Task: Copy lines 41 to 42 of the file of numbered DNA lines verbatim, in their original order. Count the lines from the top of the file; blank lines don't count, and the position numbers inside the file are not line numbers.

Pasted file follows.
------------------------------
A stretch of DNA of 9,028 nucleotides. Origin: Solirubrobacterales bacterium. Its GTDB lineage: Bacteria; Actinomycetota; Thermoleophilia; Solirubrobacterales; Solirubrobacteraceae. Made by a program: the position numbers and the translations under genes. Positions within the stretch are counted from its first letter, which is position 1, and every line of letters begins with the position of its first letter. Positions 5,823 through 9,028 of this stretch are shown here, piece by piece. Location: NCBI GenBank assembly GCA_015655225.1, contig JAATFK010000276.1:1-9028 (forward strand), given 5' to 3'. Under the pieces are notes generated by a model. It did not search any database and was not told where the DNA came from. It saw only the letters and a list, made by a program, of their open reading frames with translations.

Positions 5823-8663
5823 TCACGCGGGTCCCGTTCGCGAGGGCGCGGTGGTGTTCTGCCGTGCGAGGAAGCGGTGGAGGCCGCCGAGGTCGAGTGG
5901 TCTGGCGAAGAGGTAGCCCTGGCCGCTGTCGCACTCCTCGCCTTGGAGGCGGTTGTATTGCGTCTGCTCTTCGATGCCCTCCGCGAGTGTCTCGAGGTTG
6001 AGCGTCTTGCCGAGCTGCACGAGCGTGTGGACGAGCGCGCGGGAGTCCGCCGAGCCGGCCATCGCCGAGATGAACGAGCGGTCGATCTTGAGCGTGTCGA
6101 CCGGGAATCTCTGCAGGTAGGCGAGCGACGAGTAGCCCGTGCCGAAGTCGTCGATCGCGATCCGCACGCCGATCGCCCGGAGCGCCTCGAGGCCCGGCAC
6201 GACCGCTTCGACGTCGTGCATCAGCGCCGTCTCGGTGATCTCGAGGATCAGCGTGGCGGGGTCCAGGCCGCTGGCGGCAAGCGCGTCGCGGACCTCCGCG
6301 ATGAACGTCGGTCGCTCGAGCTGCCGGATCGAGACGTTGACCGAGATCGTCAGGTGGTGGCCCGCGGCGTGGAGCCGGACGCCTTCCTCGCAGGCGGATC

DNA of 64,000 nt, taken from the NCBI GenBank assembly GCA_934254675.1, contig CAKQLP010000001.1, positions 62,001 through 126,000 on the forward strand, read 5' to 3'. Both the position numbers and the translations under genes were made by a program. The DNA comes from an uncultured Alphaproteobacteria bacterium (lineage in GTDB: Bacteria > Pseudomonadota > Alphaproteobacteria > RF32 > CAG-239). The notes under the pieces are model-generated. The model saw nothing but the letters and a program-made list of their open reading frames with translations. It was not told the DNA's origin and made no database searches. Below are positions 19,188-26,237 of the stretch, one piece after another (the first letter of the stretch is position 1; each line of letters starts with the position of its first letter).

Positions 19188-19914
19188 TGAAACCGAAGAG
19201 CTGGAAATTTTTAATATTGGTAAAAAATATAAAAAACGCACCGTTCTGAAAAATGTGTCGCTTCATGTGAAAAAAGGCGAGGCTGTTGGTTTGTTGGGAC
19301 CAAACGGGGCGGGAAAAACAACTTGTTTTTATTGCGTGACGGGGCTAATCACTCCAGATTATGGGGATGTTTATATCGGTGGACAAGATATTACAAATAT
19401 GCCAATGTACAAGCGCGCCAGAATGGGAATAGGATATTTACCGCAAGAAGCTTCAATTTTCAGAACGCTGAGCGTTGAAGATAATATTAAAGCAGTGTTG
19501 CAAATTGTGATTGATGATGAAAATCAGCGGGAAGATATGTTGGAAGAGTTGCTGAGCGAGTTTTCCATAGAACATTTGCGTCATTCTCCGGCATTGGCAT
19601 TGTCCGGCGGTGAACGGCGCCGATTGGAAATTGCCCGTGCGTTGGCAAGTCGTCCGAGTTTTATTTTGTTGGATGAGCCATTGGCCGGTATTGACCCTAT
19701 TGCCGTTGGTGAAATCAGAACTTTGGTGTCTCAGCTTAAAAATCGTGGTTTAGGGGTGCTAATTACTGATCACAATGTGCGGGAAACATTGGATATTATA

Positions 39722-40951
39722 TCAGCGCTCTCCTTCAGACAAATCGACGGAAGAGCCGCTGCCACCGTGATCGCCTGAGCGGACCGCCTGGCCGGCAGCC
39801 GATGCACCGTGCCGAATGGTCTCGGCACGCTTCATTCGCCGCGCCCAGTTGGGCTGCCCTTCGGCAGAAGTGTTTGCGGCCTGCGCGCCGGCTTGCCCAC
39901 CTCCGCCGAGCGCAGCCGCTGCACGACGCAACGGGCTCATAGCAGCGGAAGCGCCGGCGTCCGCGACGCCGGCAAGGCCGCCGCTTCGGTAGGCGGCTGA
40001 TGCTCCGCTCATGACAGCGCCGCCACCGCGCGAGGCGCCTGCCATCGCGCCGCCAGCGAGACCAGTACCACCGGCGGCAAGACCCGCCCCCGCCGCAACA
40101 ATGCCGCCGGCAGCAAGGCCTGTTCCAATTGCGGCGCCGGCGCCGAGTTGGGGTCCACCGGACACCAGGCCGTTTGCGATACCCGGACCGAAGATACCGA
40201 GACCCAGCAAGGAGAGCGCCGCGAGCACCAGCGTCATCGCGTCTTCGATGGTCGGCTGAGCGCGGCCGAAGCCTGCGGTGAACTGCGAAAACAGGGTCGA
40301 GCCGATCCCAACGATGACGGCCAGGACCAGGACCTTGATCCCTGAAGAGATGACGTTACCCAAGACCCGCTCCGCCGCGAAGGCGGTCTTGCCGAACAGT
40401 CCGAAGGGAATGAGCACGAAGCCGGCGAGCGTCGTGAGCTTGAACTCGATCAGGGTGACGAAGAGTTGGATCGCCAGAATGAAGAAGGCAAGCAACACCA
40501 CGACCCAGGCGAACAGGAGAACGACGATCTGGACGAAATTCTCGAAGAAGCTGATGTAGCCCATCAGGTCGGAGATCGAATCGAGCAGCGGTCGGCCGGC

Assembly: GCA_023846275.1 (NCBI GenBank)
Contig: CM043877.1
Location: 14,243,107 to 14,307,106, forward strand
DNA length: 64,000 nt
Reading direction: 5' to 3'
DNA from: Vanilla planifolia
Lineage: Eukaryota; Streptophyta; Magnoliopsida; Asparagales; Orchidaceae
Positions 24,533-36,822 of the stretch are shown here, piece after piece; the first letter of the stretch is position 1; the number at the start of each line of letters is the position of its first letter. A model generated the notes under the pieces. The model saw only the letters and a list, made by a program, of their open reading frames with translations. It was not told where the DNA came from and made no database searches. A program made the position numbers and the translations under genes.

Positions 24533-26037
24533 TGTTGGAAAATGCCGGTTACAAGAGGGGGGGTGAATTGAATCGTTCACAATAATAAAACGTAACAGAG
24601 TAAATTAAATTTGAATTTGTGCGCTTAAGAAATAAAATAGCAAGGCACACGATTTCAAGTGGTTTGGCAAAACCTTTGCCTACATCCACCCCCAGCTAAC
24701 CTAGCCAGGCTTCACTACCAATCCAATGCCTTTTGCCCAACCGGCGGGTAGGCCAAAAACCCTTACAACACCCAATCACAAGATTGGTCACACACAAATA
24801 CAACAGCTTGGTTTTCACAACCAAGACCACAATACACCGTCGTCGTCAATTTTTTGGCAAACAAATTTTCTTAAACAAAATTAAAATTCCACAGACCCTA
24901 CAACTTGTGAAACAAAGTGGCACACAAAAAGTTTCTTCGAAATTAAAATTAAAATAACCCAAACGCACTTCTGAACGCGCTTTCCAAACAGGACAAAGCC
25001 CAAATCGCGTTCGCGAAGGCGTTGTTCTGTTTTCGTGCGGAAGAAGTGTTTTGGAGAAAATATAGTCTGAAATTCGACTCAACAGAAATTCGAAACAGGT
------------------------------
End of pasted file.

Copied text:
24901 CAACTTGTGAAACAAAGTGGCACACAAAAAGTTTCTTCGAAATTAAAATTAAAATAACCCAAACGCACTTCTGAACGCGCTTTCCAAACAGGACAAAGCC
25001 CAAATCGCGTTCGCGAAGGCGTTGTTCTGTTTTCGTGCGGAAGAAGTGTTTTGGAGAAAATATAGTCTGAAATTCGACTCAACAGAAATTCGAAACAGGT